Cater It? Why Not!
Hosting family and friends this holiday season but don’t fancy facing the prep, cooking, and cleanup? You can cater the party instead. Yes, you can. Here’s how.
Smart hosts have no qualms about hiring caterers to make all kinds of parties easier, yet many of us hesitate at the idea of doing this for a family holiday gathering. But think about it: This is the busiest time of the year, and really, shouldn’t the whole focus of the get-togethers you host and attend be the occasions you’re marking and the people you’re sharing them with? We’ll answer that for you: Yes. That makes catering—which cuts down on the time you spend shopping, prepping, cooking, and cleaning—a perfectly acceptable holiday strategy.
Our tips can help you welcome friends and family to your home for a festive, fuss-free fete low on work for you but high on deliciousness.
Start by considering your local Panera Bread® bakery-cafe, says Kristi Kehr, area catering sales manager. You may be familiar with Panera catering at a business meeting, for example, but the company does in-home catering too. “We deliver, come in, set up, and do everything for you; all worries are completely off your plate,” she says. What’s more, you can order anytime up to 24 hours in advance of your delivery at PaneraBread.com.
Catered dishes are arranged on black plastic serving platters, and the utensils, serving pieces, and napkins all match, so the presentation is very elegant for a holiday party, Kristi says. Plus, “customers love the homestyle feel and consistent quality of Panera’s food.” Not sure how much you’ll need? A Panera Bread catering specialist will help with food recommendations and portion amounts, whether you’re ordering for 5 or 50.
More expert catering tips:
Know your guests. Consider that a party consisting of a bunch of college-age guys will probably necessitate more food than, say, a small group of older relatives or work colleagues, says Myra Naseem, owner-partner of Elegant Eating, an off-premises catering business in Smithtown, New York. And if you also give your caterer information about how many children, vegetarians, or other guests with dietary restrictions will be attending, and what kinds of foods your family and friends enjoy eating on a particular holiday, she can suggest the most appropriate dishes to serve.
Make it a mix. If you want to weave in some homemade foods with the catered items, Naseem suggests hearty dishes that can be cooked in the oven and left in a chafing dish for a while. Braised short ribs, nicely flavored brisket, and chicken Marsala are choices that hold up better than skirt steak and chicken breasts, which dry out easily.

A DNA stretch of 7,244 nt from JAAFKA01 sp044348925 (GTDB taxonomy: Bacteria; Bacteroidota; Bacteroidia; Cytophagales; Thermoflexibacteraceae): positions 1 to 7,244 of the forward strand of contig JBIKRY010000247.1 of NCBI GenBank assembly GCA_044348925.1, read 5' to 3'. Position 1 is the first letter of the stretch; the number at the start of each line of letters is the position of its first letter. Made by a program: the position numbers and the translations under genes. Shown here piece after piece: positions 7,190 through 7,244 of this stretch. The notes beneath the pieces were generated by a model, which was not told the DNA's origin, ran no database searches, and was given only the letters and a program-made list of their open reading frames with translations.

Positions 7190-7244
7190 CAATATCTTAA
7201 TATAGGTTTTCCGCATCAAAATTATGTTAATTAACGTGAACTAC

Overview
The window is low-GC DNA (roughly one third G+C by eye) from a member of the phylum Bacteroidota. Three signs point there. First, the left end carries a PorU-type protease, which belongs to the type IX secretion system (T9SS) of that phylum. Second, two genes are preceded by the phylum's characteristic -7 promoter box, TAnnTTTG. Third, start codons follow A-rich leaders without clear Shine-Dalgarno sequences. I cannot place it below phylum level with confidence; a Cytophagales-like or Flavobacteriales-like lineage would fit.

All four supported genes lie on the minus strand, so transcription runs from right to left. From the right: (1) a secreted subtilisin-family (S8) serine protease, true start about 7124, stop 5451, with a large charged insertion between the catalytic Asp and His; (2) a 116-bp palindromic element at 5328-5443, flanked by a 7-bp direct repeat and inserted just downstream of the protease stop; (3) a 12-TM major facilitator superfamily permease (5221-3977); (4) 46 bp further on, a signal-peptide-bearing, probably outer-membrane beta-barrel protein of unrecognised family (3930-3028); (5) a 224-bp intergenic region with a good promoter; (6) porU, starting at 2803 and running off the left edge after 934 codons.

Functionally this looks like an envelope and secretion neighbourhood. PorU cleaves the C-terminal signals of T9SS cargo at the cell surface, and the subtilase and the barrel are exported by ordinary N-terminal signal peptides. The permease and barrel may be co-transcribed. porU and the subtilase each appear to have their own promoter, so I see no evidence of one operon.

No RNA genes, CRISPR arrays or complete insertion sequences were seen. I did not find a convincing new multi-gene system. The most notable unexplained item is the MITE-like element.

Personalize the dishes. To spruce up the look of brought-in foods—for instance, if you did order from Panera Bread—try using your own garnishes, such as microgreens, edible flowers, or fresh herbs, Naseem says. And if you’re buying trays of food from a restaurant (as opposed to hiring a caterer to handle the whole function), make the presentation more special by transferring the food to your own platters, dishes, and bowls. Show personal flair by pulling out those pieces you hardly ever use, like that cool platter you picked up at the antique store (just be sure everything’s safe for serving edibles in). Another of Naseem’s food-table tips: Don’t place all the dishes flat. Propping a bowl on top of an upside-down plate or using dishes of different heights and sizes can create depth and visual interest, she says.
Dig in to (easy) decor. For an inexpensive, easy-to-make centerpiece, buy some plastic pieces of fruit at the dollar store, spray-paint them gold, and sprinkle them with glitter. Display the decorated fruits in a large glass vase or bowl. You can also cut a variety of greens from your yard, including some holly branches with berries if available, and arrange them in a tall vase. Scattering votive candles (real or battery-operated ones) on the buffet table elevates the festive scene.
Organize. Naseem recommends creating a chart of what you plan to serve and when and then keeping it visible in the kitchen throughout your party. Even the simplest sketch of a schedule (6 p.m.: Set out cheese trays and warm up tray of pasta. 7 p.m.: Set out pasta and check the ice bucket) will help you feel calmer and more in control—so you can relax and enjoy the event.